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The density of states (DOS) is defined as $$\mathcal{N}\left(\lambda\right)=\sum_{n=1}^{M}\delta\left(\lambda-\lambda_{n}\right).$$ We can then get $$\int d\lambda\mathcal{N}\left(\lambda\right)=M,$$ i.e. as total we have $M$ eigenstates.

This is true when there is no degenerated states for each eigenvalue $\lambda_{n}$; However, it is obviously wrong when any one eigenvalue has degeneracy. How should deal with this situations?

Should we rewrite it as $$\mathcal{N}\left(\lambda\right)=\sum_{n=1}^{M}g_{n}\delta\left(\lambda-\lambda_{n}\right)~?$$ With $g_{n}$ the corresponding degeneracy.

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No, your formula is not wrong.

You have to be aware that a typical mistake when starting with this kind of sums is to make confusion about the meaning of the index $n$.

One has to decide if $n$ is labeling an eigenstate o an eigenvalue. Your formula $\mathcal{N}\left(\lambda\right)=\sum_{n=1}^{M}\delta\left(\lambda-\lambda_{n}\right)$ is not obviously wrong if $n$ is the index of the states (which implicitly your case, once you say that $M$ is the number of eigenstates). Actually the formula works as it is, even in the case of degeneracy, the only effect of a degeneracy (of eigenvalues) being the presence of two or more delta's with the same argument. But this is harmless and gives the required result for the sum rule.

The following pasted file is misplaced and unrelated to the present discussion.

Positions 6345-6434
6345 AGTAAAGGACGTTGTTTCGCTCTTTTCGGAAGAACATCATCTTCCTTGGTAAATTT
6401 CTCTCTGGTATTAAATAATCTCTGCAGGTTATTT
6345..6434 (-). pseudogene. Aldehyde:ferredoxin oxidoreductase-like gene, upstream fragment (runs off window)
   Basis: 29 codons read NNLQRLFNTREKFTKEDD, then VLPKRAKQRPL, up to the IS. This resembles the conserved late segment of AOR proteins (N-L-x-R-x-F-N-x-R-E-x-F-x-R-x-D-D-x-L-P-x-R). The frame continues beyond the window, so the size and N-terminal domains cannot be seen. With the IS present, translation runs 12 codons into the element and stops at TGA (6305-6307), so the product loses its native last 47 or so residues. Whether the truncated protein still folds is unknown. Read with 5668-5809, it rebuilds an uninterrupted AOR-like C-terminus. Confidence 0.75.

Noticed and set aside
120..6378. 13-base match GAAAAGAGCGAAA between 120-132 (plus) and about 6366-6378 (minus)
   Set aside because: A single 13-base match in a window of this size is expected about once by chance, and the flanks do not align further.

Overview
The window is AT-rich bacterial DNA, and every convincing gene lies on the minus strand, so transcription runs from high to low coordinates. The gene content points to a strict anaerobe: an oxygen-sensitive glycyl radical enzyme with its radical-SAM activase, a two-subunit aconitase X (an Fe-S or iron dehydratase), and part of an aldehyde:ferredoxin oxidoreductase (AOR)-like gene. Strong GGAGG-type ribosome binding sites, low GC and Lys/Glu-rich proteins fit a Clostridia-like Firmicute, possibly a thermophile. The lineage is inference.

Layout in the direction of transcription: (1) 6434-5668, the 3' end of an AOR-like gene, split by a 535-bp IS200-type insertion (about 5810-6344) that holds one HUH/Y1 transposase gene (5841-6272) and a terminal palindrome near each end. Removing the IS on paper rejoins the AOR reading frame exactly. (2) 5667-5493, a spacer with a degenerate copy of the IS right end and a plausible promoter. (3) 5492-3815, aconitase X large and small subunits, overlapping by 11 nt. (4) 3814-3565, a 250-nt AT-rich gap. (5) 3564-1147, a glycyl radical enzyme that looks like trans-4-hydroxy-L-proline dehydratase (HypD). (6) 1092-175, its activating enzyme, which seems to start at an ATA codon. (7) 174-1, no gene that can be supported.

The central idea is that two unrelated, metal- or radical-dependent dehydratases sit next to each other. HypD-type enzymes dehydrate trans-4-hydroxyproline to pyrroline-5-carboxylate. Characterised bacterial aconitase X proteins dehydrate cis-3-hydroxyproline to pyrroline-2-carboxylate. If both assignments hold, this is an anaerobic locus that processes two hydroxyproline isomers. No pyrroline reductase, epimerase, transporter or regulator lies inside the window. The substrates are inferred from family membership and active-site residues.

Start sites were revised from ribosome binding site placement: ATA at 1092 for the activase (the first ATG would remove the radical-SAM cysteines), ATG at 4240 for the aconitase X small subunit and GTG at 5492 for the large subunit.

A formula like $\mathcal{N}\left(\lambda\right)=\sum_{n=1}^{M_l}g_{n}\delta\left(\lambda-\lambda_{n}\right)$, with $g_{n}$ indicating the degeneracy of the $n-th$ eigenvalue, works as well, but notice that it is a sum over the $M_l \neq M$ eigenvalues. A more transparent way of writing this sum would be $$ \mathcal{N}\left(\lambda\right)=\sum_{\lambda_n}g(\lambda_n)\delta\left(\lambda-\lambda_{n}\right) $$ where the fact that one is summing over the eigenvalues is more evident.

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The answer to your question is simply ‘yes’. You figured out the right way to do it.

The case you mention, however, covers only the case of a discrete spectrum. In solid state physics we are often concerned with hamiltonians having continuous spectra, in which case the density of states will be normalized to the system volume.

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  • $\begingroup$ Can the person downvoting please leave a comment with the reason? $\endgroup$ – flaudemus Mar 3 at 11:10

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